The Dreadbox Erebus is a very interesting synth hailing from… Greece! It’s a monophonic/paraphonic, 2-voice and semi modular model.
Granted, its look is quite peculiar but I really like it, plus it seems sturdy.
It’s a rather basic memoryless synth, but the modulation matrix, although limited in features, adds many a possibility (including some which almost can’t be dispensed with, such as LFO control using the thumb wheel).
Envelopes are somehow weak: stinging basses aren’t its playground.
You’ll have to complete it with a more aggressive sounding – more “moog-esque” – synth.
BUT, unlike the huge majority of new analog synths, its sound is very organic and drifts as you could wish (it really sounds vintagy), a bit like the great MFB-Dominion 1 but still with less punch and capacities – but the Erebus also only costs one third of a Dominion.
The sound is fat, thick, warm, mellow and creamy !
You’ll have to leave the oscillators enough time to warm up (10 minutes at least) so as to really stabilise them, but this is also part of the general vintage ambiance.
I consider that it excels in lead, brass et fx sounds.
However, it’s also very usable for bass sounds as it goes low in terms of frequencies, but you’ll only get mellow bass sounds hence not adapted to all kinds of music.
Actually, the sound irresistibly evokes tracks from the 70s or even late 60s.
Just to get an idea of what I mean :
This synth has some rare features for an analog machine :
- An excellent delay which can be controlled in realtime, adding an even more 70s-ish character to the sound.
- Each of the 2 oscillators has its own glide setting.
- It’s a 2-voice paraphonic model (like the Korg Odyssey). You actually get to choose from two modes:
1/ “Unison” mode, which makes the synth behave like a monophonic synth with the 2 oscillators playing along.
2/ mode “II”: when two notes are being played, each oscillator plays one of the two notes.
Another noteworthy feature is that the synth has an audio in which allows to process an external signal with (for instance) the internal filter or delay.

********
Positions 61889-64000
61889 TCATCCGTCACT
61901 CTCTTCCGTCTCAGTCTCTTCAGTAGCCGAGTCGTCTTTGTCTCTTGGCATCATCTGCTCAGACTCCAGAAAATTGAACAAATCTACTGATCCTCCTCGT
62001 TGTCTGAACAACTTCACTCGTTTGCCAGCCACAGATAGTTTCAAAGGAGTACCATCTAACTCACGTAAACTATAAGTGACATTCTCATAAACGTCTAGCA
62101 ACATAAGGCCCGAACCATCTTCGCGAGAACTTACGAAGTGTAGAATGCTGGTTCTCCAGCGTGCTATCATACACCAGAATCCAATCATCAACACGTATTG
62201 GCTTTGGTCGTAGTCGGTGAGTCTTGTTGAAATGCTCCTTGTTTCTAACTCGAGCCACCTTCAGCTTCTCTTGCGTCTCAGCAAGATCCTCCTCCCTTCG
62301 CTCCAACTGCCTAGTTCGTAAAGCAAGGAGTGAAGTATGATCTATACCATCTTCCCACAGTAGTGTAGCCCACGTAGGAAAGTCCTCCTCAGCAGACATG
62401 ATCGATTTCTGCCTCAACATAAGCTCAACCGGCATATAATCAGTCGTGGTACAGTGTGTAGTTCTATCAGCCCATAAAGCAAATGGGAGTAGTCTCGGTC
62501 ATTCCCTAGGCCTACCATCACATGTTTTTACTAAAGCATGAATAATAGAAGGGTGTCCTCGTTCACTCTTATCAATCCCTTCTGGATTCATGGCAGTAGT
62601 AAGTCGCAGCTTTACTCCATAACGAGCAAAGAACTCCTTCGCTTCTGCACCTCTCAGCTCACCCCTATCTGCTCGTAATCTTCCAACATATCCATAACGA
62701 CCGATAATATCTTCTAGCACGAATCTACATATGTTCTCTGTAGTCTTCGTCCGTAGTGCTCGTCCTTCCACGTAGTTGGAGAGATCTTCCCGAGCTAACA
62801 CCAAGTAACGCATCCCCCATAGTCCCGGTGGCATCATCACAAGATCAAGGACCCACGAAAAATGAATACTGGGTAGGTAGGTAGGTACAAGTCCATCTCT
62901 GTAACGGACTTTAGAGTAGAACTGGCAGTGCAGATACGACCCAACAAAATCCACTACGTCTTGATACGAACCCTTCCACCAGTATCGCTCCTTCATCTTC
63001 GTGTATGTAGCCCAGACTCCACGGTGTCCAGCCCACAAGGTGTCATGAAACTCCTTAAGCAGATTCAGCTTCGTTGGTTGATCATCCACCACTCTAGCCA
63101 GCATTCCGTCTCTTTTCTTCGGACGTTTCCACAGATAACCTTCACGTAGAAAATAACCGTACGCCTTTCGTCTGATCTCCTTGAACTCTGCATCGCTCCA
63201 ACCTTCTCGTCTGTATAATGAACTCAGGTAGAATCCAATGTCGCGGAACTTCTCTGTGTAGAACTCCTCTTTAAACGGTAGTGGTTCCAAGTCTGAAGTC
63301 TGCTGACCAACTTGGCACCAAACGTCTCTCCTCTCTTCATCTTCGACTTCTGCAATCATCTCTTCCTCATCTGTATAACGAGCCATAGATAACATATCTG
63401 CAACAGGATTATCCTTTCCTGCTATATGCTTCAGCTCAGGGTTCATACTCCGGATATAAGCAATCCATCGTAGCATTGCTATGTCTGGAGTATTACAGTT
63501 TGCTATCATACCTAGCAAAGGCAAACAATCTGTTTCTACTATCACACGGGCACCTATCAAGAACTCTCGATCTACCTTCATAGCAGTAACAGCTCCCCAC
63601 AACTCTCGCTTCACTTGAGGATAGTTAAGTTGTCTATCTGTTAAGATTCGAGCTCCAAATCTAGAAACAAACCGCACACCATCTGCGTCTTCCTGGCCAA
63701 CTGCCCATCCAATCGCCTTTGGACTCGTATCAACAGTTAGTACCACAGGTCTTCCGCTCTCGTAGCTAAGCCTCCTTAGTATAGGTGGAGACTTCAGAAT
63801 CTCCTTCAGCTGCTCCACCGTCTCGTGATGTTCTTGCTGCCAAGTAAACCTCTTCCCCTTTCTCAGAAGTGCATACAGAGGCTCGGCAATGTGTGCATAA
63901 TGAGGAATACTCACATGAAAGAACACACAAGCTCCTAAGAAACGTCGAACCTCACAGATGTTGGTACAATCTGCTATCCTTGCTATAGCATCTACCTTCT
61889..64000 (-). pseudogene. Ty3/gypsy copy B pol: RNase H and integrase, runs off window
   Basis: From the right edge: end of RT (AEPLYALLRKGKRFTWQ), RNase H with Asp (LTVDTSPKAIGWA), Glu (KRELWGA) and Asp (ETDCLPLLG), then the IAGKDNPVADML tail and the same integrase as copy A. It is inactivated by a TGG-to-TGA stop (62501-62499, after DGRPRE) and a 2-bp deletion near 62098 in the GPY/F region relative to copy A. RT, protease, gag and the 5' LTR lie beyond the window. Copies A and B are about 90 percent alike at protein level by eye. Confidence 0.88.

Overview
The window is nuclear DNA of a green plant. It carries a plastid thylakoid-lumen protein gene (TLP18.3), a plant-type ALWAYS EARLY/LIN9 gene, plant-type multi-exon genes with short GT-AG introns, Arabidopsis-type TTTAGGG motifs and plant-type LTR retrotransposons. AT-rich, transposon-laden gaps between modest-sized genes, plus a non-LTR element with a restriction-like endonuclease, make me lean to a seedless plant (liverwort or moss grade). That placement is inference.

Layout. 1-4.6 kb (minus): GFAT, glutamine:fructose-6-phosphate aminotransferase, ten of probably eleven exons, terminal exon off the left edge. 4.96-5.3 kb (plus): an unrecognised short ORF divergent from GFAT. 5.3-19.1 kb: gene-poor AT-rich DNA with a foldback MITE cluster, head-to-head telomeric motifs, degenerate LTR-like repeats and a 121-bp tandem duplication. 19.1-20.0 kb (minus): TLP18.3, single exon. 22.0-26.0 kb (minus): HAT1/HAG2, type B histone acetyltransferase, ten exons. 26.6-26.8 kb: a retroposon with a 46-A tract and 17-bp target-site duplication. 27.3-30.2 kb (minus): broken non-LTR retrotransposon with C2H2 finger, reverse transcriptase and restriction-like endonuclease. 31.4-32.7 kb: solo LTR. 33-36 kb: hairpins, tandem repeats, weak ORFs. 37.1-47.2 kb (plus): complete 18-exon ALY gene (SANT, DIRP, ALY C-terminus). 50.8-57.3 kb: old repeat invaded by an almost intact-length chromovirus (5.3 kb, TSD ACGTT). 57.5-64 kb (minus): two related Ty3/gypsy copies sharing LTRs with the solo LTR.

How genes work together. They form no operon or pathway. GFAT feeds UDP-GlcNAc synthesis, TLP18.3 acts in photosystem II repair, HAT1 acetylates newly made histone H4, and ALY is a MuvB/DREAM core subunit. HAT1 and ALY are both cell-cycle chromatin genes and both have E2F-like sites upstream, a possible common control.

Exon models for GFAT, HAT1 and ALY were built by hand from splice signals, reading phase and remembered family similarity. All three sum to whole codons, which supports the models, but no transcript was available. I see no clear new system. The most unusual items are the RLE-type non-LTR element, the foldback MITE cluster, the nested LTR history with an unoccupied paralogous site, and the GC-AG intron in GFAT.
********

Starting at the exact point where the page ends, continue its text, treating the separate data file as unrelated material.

As for its cons :
- the external power supply is rather big (for the early models at least).
- no on/off switch.
- MIDI channel selection is difficult : you’ll have to take 4 screws off from the bottom of the device, open it then choose the setting you want by moving the jumpers so as to choose a specific channel, as the default mode is omni.
In a nutshell, the Dreadbox Erebus is an excellent secondary synth for a very interesting price. Its sound is rather soft and mellow while delivering a very organic, thick and grainy sound: yes, it really IS vintage-sounding!
NB : just after posting this original review I learnt about the future release of Dreadbox’s "Hades", a bass synth in a similar format. It should be very complementary to the Erebus and provide punchier sounds. And since the price is expected to be rather soft on the wallet (at about 290€), it might be interesting…
EDIT: I foolishly sold my Erebus after buying the Dominion 1, as I thought it would provide the same sounds. It can indeed sound quite close, but the two machines’ oscillators are still very different and in spite of its great sounds, the dominion can’t sound as mellow.
I certainly sold it too fast and quickly regretted doing so, so I bought a new one and remarked a few differences from my original model, so I’ll mention them here:
- the power supply is much smaller and doesn’t prevent using the neighboring sockets on a multisocket.
- the first oscillator is no longer completely independent from the second, meaning that if you tune the first one the second will follow in tune.
Hence, tuning the second oscillator only allows to detune it compared with the first one, which is more logical and allows to tune the Erebus more easily with other machines.